For Annie and her comrades, the war for freedom was planned for November 2nd, 1859, but failed to realize its desired ambitions. Years of meticulous planning were wasted; the aftermath of the attack was one of wanton bloodshed. Moreover, the official version of what had transpired became a tale for “public consumption — in both senses of the word” (Cliff 138). In spite of having the exact moment of defeat imprinted on her mind, Mary Ellen Pleasant wills herself to remember that she “[belongs] in the here and now” (Cliff 151). Over the remainder of her life, she achieves smaller victories, but can proudly claim them as her own:


“She kept the faith, kept on pushing . . . That she did. She was, as you no doubt have concluded, a woman of her word. Mary Ellen forced the integration of public facilities in California . . . She, using connections in the state house . . . got legislation through which gave people of African descent the right to testify against people of European descent, [etc.] (197-198 Cliff)


In pursuing such a course of action, Mary Ellen exposes herself to a myriad of dangers. She is forced to align with the hegemonic culture, and must always be mindful of the snares that have been set up for individuals who threaten the dominant order. Despite her plethora of achievements, Mary Ellen is not immune to the machinations of the Fathers of San Francisco, who eventually manage to overwhelm her. When confronted with this reality, it is difficult not to fall prey to feelings of hopelessness. If M.E.P — who according to every standard is considered indomitable — can be brought down, then where does that leave everyone else? Especially considering that her comrades in arms are ill-prepared to carry out the task of introducing sweeping changes. Nonetheless, if the formidable San Francisco earthquake of 1906 is any indicator, Mary Ellen Pleasant will always pose as a force to be reckoned with, regardless of the circumstances or particularities.  


    Following her experiences in the raid and subsequently in the chain gang, Annie once again reverts to a familiar but intolerable state of isolation. She cannot summon the will to reach out to others, for this would entail an unveiling of her repressed memories. Furthermore, she becomes convinced that she has nothing left to offer to the cause, and feels unreasonable guilt for “seeking [her] own redemption . . . [a supposedly] selfish motive” (Cliff 199). It would be easy, therefore, to assert that Annie’s fight to free herself is far from successful. Such an assumption, however, proves to be untrue. When she finds herself in the Carville leper colony, Annie becomes surrounded by fellow activists who eagerly welcome her presence. Slowly but surely, she allows her emotions to calm and her past trauma to be explored. In Cliff’s words, a “new kinship [is] forged” within the colony, one that provides Annie with the incentive to break out of her self-imposed silence and join in with a collectivity of voices (Cliff 43). And it is ultimately as a result of finding commonalities, telling stories, and hoping that the stories will continue to circulate, that Annie begins to look toward the future.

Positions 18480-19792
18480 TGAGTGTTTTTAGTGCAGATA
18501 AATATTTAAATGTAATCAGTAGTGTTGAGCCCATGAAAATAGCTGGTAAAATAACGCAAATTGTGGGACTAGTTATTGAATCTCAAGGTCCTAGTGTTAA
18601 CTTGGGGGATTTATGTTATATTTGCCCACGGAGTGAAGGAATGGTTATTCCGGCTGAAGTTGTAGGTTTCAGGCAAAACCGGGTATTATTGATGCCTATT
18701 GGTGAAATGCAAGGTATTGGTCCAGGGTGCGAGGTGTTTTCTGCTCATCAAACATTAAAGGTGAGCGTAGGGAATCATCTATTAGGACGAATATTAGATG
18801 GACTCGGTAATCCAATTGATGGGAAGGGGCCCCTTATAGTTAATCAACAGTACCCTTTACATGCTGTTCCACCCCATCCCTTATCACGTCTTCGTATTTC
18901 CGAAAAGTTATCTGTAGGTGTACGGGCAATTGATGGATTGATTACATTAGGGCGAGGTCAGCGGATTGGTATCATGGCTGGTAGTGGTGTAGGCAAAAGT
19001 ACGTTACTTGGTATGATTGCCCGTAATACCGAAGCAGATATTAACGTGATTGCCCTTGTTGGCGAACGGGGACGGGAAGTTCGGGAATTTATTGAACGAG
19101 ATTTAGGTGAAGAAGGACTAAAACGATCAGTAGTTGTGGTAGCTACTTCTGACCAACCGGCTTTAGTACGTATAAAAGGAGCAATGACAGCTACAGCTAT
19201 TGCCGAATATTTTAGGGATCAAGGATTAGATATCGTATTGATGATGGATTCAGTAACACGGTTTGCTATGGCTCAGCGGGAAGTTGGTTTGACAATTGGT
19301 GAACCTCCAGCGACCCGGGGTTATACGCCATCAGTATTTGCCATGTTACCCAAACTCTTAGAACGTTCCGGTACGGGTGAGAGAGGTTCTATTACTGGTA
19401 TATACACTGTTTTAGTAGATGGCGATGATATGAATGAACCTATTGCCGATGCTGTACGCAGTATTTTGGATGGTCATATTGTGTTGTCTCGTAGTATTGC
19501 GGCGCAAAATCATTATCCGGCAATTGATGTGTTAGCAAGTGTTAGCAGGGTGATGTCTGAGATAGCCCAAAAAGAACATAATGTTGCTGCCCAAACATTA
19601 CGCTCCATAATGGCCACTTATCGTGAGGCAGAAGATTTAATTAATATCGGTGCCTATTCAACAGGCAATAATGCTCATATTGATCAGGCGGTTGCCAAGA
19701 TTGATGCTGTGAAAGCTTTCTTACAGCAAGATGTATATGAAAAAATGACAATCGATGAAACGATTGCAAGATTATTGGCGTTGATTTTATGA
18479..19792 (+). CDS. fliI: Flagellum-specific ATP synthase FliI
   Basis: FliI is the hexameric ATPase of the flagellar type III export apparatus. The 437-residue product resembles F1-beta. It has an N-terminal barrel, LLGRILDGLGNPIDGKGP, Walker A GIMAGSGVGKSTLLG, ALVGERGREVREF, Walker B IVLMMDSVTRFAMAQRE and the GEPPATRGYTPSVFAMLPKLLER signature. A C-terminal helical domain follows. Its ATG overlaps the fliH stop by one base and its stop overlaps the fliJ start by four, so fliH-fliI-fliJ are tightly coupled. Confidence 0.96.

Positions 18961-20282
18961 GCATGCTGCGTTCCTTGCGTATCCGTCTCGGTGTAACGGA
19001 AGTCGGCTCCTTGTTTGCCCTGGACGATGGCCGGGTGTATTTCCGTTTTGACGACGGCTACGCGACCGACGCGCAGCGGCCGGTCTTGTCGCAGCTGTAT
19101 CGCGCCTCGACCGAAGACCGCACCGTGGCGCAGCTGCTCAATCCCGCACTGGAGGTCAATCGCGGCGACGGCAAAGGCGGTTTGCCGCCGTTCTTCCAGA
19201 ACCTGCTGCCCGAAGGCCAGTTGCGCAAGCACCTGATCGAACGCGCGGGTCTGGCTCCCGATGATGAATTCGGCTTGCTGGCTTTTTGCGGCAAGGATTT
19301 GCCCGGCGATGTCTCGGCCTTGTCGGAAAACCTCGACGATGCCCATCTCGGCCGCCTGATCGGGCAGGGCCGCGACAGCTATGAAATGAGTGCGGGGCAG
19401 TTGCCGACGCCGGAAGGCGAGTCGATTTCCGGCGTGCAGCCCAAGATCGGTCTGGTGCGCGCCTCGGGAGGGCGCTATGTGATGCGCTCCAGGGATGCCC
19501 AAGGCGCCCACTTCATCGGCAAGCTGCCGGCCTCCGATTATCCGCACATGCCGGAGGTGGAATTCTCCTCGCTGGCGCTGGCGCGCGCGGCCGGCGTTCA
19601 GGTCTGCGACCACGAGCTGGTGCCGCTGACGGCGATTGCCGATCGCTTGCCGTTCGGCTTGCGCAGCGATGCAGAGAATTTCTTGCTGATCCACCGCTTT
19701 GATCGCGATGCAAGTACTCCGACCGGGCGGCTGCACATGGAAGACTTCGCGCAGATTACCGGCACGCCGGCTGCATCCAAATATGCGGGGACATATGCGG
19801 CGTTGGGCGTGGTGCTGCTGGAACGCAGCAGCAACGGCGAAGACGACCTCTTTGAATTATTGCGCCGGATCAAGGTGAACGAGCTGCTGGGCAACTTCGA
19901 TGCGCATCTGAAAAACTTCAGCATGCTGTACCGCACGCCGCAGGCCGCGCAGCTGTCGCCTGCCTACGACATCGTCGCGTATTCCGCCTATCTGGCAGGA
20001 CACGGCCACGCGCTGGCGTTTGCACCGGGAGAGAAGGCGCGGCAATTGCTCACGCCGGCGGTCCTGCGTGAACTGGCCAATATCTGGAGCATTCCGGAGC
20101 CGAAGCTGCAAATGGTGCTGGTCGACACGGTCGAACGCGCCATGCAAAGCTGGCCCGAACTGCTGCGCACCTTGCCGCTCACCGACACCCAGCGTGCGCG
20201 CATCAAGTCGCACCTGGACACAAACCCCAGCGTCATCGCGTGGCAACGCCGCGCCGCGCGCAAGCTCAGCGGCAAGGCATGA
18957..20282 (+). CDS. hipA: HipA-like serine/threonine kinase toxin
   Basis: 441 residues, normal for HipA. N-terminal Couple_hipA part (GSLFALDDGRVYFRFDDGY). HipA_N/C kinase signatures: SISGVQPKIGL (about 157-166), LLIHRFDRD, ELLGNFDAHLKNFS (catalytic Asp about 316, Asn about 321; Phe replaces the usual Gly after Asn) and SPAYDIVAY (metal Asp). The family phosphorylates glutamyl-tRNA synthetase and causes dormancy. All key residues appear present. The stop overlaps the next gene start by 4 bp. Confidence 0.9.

The raid on Harper’s Ferry held momentous consequences for all those who were involved. Yet despite the ever-present threat of failure and retaliation, the insurrection was carried out with steely resolution. The drive for freedom was the motivating force behind this ill-fated effort. It compelled abolitionists of all colours and origins to take up arms for the chance at creating a future for African-Americans. Even after the attack was brutally suppressed by colonial authorities, the enslaved masses refused to slip back into silence. Instead, social movements grew in scope and intensity, and were led by many exceptional individuals who have been overlooked in history. In Free Enterprise, Michelle Cliff recovers “stories of centuries-long resistance” and affirms enduring conceptions of liberty (Schwartz 1). In particular, she identifies freedom with the realization of purpose and collectivity in the face of imperially prescribed outcomes. The ways of fulfilling these aspirations have been shown to be wide ranging, some carefully orchestrated — like John Brown’s raid — others more spontaneous, natural and unmediated. Sadly, they cannot so readily account for existing inequities, thus leaving many oppressed peoples susceptible to further atrocities. But even so, every effort serves as an act of revolt, and a promise of imminent change. 


Frances Chen is a fourth-year Honours English and Psychology student from the University of British Columbia, Vancouver. She is interested in issues of gender, multiculturalism, race, and politics. She intends to pursue a career as an educator. 

 

 

 



Works Cited
Cliff, Michelle. Free Enterprise. City Lights, 2004. Print. 
"JOHN BROWN'S RAID BY ONE WHO SAW IT." New York Times (1923-Current file): 2. 
    Oct 13 1929. ProQuest. Web. 28 Mar. 2015.
Schwartz, Meryl. Interview with Michelle Cliff. Contemporary Literature 34.4 (1993) :            594. Print.